Pittsburgh-based geotechnical contracting firm Nicholson Construction Company is traveling to Akron, Ohio to help upgrade the aging Portage Lakes East Reservoir Dam.
Built in 1840, the dam is now classified by the Federal Emergency Management Agency (FEMA) as a Class I High Hazard Potential site.
Nicholson Construction won the contract to bring the dam into compliance with FEMA’s safety standards using a dual deep foundations system of a cutoff wall and gravity section created using deep soil mixing – a combination of indigenous soil with a cementitious binder slurry. The geotechnical contracting firm has worked on more than 100 dam rehabilitation projects across the country.
“Rebuilding dams is more than in our wheelhouse – it’s a part of our history,” says Steve Scherer, President, Nicholson Construction. “Nicholson has a long and very successful track record of rehabilitating dams using multiple techniques. This is an area where our team’s experience and innovation really shines.”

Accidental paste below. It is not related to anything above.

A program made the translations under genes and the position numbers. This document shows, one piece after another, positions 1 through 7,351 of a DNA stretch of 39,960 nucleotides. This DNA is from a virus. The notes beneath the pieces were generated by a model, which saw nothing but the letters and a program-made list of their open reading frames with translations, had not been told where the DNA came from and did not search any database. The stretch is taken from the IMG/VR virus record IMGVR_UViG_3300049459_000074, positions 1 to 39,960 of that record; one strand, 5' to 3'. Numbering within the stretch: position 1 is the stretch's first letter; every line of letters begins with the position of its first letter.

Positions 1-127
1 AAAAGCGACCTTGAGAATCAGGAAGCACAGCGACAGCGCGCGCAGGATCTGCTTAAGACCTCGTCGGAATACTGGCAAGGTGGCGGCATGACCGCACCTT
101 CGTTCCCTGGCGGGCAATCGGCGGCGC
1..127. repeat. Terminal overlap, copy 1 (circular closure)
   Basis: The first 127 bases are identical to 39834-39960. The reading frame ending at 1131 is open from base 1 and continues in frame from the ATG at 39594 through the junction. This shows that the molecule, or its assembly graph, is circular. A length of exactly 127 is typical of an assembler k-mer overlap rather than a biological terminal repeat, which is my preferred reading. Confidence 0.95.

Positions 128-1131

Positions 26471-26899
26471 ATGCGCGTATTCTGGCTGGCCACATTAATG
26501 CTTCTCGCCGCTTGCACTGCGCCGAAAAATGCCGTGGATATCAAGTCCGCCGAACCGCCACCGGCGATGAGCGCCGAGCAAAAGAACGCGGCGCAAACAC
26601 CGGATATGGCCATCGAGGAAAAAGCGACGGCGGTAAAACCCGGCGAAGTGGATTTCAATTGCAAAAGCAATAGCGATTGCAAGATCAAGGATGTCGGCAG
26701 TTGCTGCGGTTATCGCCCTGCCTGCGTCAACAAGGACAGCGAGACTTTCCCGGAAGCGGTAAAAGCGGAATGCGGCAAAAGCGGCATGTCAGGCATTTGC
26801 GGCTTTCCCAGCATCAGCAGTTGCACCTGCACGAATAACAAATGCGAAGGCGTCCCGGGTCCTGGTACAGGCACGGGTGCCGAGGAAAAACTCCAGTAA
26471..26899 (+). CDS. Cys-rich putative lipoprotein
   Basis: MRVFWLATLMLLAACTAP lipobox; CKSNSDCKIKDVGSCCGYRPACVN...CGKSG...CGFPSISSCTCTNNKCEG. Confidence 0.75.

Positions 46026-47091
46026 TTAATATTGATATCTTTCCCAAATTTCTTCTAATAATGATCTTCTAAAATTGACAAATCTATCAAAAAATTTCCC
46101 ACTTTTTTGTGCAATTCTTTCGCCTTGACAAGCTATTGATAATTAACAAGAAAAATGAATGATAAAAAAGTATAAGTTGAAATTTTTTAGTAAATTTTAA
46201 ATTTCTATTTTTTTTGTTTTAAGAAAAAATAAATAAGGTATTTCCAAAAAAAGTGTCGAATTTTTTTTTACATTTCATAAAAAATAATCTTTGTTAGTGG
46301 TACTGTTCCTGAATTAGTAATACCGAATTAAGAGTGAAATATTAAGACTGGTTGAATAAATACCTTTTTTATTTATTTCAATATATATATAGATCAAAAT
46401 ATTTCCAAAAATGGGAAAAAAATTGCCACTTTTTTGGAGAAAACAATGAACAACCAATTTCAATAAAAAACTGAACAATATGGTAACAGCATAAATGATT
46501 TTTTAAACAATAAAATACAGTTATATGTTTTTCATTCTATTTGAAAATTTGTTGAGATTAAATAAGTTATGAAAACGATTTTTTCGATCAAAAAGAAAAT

The approximately 4 foot thick soil mixed cutoff wall will run the length of the East Reservoir Dam and will reach depths of approximately 53 feet. Cutoff walls are a commonly used technique in dam rehabilitation projects where seepage is a concern.
Behind the wall, Nicholson will create about 72,000 cubic yards of soil mixed ground to construct a 30- to 40-foot wide gravity section.
“The soil mix gravity section is a big, heavy block that will be built in the middle of the dam,” says Ryan Streets, Project Manager, Nicholson Construction. “This block will hold the dam in place, so it can stand independently in the unlikely event that the sand embankment washes away.”
This rehabilitation is part of the Ohio Department of Natural Resources’ push to improve the safety of the state’s aging dams. Construction on the East Reservoir Dam is expected to end in June 2018, and the improved dam will have a lifespan of up to 100 years.